Looking back down at his feet, through the small misshapen opening in his hood, he began pondering his offer to go study at Alexandria. When he was about thirteen or so the Coyote of his community had told him he had the potential to become a great Shaman one day, but because of his inability to focus for very long he would only be able to do his training in the great city. This was a controversial subject among the communities. Alexandria provided the communities these Satellite compounds which offered education, medical care, and academic assistance to the villages in exchange for trade goods that would be used by the compounds and Alexandria itself. The issue lay in these offers of further education. Promising youth would be offered a position in the city's academies, which was a very honored position in life, but it would rob the village of one of it's best and brightest.
The Coyotes offer was tempting, to go live and learn in the great city was extraordinary, although he could only think of Shauna. He must have made the right decision; she was now his wife.
This thought reminded him of his reason for taking this journey. Shauna and the baby growing inside her. He could still vividly remember when Shauna told him about the life growing in her womb. It was as if his entire life changed in that moment. He desperately hoped he could live up to the expectations of fatherhood, he worshipped his own father and hoped he could do as good of a job.
Shauna kept asking him if he wanted a girl or boy. He had told her he wasn't sure, which was true. He always wanted a son, but a daughter would captivate his heart.
A force punched Scott in the chest, he stumbled and bent forward, not by choice but by reaction. There was now a stick protruding from his chest. A stick with feathers on the end, an arrow he realized. His body began to slump. He felt the most horrible pain in his life engulf his middle back and everything below, as if his entire lower body had been hit by lightning. Scott could not fathom where the arrow came from, this was not an area where people hunted. He was taking panic breaths. The pain in his lower body burned. He began to wail and was cut short by an explosion of intensity from his wound. His legs were twitching uncontrollably, only he could feel nothing. Hearing soft footsteps running at him, he contorted his neck to see who was rushing to his aid. Was it an apprentice? Dear God help me. He thought of Shauna. A blur of motion. A deafening ring. His vision knocked blind. A pain that jolted from his crown to his chin and back through his neck. Headache. Sound of someone choking. Sounded like someone choking on there own blood. Shauna.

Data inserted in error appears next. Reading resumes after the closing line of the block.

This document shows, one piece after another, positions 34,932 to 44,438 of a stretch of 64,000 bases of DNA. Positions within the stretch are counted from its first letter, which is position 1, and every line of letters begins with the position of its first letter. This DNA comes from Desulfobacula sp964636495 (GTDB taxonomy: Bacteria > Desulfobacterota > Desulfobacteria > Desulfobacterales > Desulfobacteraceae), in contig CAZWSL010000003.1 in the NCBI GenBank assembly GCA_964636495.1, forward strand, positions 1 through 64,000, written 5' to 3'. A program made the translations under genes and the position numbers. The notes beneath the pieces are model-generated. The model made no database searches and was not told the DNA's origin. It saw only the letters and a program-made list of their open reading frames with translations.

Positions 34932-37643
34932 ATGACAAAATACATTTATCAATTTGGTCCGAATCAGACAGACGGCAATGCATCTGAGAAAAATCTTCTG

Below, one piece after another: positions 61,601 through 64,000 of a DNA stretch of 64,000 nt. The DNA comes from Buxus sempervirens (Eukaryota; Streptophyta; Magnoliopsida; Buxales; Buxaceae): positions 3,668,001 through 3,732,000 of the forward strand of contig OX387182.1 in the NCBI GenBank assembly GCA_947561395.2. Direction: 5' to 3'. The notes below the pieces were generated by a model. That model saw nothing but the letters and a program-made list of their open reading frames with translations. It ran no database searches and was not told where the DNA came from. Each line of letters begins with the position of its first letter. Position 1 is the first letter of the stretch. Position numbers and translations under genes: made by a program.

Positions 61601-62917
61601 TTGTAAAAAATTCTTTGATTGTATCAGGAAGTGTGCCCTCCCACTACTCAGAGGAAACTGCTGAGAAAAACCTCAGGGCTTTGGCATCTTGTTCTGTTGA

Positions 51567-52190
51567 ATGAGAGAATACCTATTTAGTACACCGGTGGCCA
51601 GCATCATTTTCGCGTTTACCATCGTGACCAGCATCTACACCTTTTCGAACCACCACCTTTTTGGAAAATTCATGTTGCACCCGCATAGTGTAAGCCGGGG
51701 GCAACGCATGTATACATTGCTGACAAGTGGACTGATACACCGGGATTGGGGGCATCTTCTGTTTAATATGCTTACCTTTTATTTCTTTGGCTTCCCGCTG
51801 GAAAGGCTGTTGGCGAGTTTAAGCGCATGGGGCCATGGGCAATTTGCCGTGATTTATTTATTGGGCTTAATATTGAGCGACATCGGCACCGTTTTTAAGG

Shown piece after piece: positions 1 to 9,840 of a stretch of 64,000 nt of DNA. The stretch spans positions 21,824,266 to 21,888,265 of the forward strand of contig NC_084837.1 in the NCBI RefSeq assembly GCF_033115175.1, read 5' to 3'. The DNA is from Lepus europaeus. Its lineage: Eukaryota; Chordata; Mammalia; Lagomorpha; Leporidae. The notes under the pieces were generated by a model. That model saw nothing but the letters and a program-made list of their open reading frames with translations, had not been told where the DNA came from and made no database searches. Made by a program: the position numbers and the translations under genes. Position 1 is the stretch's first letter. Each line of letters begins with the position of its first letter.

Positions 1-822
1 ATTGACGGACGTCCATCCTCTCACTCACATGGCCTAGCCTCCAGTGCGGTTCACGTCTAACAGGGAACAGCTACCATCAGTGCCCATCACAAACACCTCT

Exhilarated and aroused, the young killer grins. He feels more alive than he has ever felt before. In his hunched squat he searches the area around him, no scouts, no apprentices, no people. His body is vibrating with pleasure, this is better than he dreamed. So easy. This walking, talking version of violence dashed back into the tree line. He feels god-like now. It was so easy. He saw his prey, staring at his shoes, lost in thought. And it came to him. Victim, easy prey. Mine. But he wasn't accurate with his shot. The arrow went low missing the heart. It wasn't an accident a voice inside alluded. Suppressing a chuckle he contemplated the wondrous meaning of his revelation. He missed in order to allow for his victim to suffer, he could then enjoy it up close. After the arrow reached its target, he realised the very real chance of a scream. That would not have been acceptable, he dropped the bow and rushed the prey. The stone war club glided through the air, finding its mark on the crown. A full view of his anguished eyes, the blunt feel of the strike and the sound of the thud-crack added an extra rush to his pleasure. He realized he had an erection that was trying to force its way through his pants. He so desperately wanted to find someone to introduce his weapon to, but his mission took precedence.
One last look around, there were no signs of alarm, and no pursuers. Tonight was such a perfect night for a kill. The storm had kept everyone indoors, shielded from the event. He turned and was off. He started as he realized he forgot to get a souvenir. A trophy would have been nice. Oh well things don't always go perfectly when they are rushed, consoled his inner voice.